Register for updates

 
 

Medicine & Health
RSS Feed
New Treatment Triggers Self-Destruction of Pancreatic Cancer Cells
Monday, December 02, 2019 9:00:00 AM

Research conducted on human pancreatic tumors transplanted in mice reveals promising results, TAU researchers say

Pancreatic cancer is resistant to all current treatments. Patients have extremely poor chances of surviving for five years after being diagnosed.

A new Tel Aviv University study finds that a small molecule has the ability to induce the self-destruction of pancreatic cancer cells. The research was conducted with xenografts — transplantations of human pancreatic cancer into immunocompromised mice. The treatment reduced the number of cancer cells by 90% in the developed tumors a month after being administered.

The research holds great potential for the development of a new effective therapy to treat this aggressive cancer in humans.

The study was led by Prof. Malca Cohen-Armon and her team at TAU's Sackler Faculty of Medicine, in collaboration with Dr. Talia Golan's team at the Cancer Research Center at Sheba Medical Center. It was published in the journal Oncotarget on October 22.

"In research published in 2017, we discovered a mechanism that causes the self-destruction of human cancer cells during their duplication (mitosis) without affecting normal cells," explains Prof. Cohen-Armon. "We have now harnessed this information to efficiently eradicate human pancreatic cancer cells in xenografts. The current results were obtained using a small molecule that evokes this self-destruction mechanism in a variety of human cancer cells.

"The mice were treated with a molecule called PJ34, which is permeable in the cell membrane but affects human cancer cells exclusively. This molecule causes an anomaly during the duplication of human cancer cells, provoking their rapid cell death. Thus, cell multiplication itself resulted in cell death in the treated cancer cells."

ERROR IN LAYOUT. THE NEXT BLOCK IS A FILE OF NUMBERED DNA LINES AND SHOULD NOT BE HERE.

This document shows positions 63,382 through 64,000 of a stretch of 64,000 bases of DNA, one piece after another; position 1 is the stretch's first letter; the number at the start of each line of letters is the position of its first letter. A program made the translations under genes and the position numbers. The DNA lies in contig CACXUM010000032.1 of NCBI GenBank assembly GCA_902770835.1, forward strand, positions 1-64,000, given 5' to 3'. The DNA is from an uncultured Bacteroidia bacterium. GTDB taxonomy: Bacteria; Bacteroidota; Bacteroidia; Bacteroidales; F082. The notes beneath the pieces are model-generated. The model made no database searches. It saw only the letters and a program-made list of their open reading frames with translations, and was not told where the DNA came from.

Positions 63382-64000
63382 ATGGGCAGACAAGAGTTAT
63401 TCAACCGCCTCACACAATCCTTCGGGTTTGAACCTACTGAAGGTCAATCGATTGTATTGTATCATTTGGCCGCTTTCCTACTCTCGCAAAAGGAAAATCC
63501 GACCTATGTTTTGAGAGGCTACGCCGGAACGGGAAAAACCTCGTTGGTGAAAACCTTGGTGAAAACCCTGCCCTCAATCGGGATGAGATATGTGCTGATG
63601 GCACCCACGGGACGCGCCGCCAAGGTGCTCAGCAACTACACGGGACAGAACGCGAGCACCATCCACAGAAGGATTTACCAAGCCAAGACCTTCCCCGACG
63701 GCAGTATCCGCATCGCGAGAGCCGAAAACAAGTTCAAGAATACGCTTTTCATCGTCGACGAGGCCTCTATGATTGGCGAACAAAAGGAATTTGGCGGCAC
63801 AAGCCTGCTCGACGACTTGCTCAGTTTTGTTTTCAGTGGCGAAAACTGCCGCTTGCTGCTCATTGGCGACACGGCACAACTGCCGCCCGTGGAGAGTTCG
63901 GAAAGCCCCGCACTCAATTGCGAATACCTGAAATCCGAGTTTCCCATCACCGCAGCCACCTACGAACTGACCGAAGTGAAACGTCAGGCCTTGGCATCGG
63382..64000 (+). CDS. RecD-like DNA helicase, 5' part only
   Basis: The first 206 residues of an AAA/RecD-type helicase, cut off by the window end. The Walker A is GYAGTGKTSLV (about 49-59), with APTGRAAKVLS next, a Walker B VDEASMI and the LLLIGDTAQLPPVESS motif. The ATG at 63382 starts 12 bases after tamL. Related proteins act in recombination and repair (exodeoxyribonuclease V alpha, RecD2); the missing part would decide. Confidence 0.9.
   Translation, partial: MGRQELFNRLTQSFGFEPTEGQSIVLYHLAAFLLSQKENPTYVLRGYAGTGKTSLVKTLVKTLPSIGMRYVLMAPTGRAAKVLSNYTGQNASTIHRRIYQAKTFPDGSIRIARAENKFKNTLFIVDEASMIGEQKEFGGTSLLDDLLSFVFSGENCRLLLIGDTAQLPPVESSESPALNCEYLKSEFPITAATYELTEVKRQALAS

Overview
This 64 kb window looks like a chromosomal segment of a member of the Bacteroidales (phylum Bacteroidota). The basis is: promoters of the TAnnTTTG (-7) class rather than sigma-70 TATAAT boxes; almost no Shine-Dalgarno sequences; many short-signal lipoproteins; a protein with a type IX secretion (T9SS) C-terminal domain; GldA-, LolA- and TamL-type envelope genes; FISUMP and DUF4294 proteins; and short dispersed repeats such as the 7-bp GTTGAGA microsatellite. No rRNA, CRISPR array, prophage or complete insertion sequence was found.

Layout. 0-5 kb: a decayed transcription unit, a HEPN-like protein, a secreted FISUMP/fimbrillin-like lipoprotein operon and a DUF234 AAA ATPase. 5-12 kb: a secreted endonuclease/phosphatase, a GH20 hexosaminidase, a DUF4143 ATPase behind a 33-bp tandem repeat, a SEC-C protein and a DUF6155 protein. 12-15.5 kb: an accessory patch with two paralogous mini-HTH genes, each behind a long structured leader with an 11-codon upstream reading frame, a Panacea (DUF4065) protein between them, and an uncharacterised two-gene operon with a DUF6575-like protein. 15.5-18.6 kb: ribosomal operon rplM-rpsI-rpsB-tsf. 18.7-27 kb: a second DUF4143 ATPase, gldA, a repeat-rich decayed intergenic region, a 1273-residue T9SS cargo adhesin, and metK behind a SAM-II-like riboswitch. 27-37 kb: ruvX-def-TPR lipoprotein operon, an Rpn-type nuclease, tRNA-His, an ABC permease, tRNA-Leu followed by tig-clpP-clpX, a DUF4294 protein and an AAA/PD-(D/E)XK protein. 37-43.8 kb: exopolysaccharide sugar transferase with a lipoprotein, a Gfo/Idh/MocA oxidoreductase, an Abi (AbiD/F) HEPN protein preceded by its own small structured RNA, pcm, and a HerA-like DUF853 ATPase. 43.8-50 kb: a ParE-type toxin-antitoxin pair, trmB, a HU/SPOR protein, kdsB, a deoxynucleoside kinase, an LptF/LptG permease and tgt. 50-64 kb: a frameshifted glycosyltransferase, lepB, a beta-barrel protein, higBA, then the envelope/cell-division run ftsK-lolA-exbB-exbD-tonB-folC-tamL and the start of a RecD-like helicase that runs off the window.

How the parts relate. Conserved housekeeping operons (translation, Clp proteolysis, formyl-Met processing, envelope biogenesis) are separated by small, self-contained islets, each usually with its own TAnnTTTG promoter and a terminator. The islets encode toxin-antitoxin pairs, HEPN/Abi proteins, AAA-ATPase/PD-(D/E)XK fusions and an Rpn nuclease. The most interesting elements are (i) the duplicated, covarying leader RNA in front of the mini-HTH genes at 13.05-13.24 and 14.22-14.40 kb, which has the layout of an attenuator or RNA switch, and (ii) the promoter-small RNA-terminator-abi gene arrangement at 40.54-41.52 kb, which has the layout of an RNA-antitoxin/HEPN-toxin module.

A month after being injected with PJ34 daily for 14 days, the pancreatic cancer cells in the tumors of the treated mice experienced a relative drop of 90%. In one mouse, the tumor completely disappeared.

"It is important to note that no adverse effects were observed, and there were no changes in the weight gain of the mice, nor in their behavior," says Prof. Cohen-Armon.

This mechanism acts efficiently in other types of cancer resistant to current therapies. The molecule PJ34 is being tested in pre-clinical trials according to FDA regulations before clinical trials begin.

The research was funded through contributions to American Friends of Tel Aviv University.




Latest News

Study Reveals Two Writers Penned Landmark Inscriptions in Eighth-Century BCE Samaria

Discovery illuminates bureaucratic apparatus of ancient kingdom of Israel, say TAU researchers.

Siblings of Children With Intellectual Disabilities Score High on Empathy, Teaching and Closeness

TAU research indicates positive relationship between children and their siblings with intellectual disabilities.

Fibroblasts Involved in Healing Spur Tumor Growth in Cancer

Vital to healing wounds, fibroblasts have a "misguided" response to cancer cells, according to TAU researchers.

TAU Study Finds Widespread Misinterpretation of Gene Expression Data

But bias can be removed from data to filter out false results, researchers say.

Made a "Dumb" Move? New Studies Say a Neuronal Mechanism Is to Blame

TAU, Hebrew University research finds a neuronal mechanism explains much of our irrational behavior.

Tiny Insects Become "Visible" to Bats When They Swarm

3-D simulations could provide new insights into the evolution of bat echolocation, TAU researchers say.

AFTAU Earns 4-Star Rating from Charity Navigator for Seventh Consecutive Year

Charity Navigator's highest rating indicates the nonprofit exceeds industry standards and outperforms other organizations.

TAU Partners with Columbia University to Launch Dual Degree Program

Israeli university's first-ever joint undergraduate program with an Ivy League university offers students a world-class liberal arts education on two continents.

TAU’s Prof. Ilan Tsarfaty Awarded Breast Cancer Research Foundation Grant

BCRF granted $66 million in funding to 275 scientists at institutions worldwide in 2019.

TAU's Prof. Carmit Levy Receives Young Investigator Award at Society for Melanoma Research Summit

Researcher honored for major contributions to the field of melanoma research.

contentSecondary
c

© 2020 American Friends of Tel Aviv University
39 Broadway, Suite 1510 | New York, NY 10006 | 212.742.9070 | info@aftau.org
Privacy policy | Tel Aviv University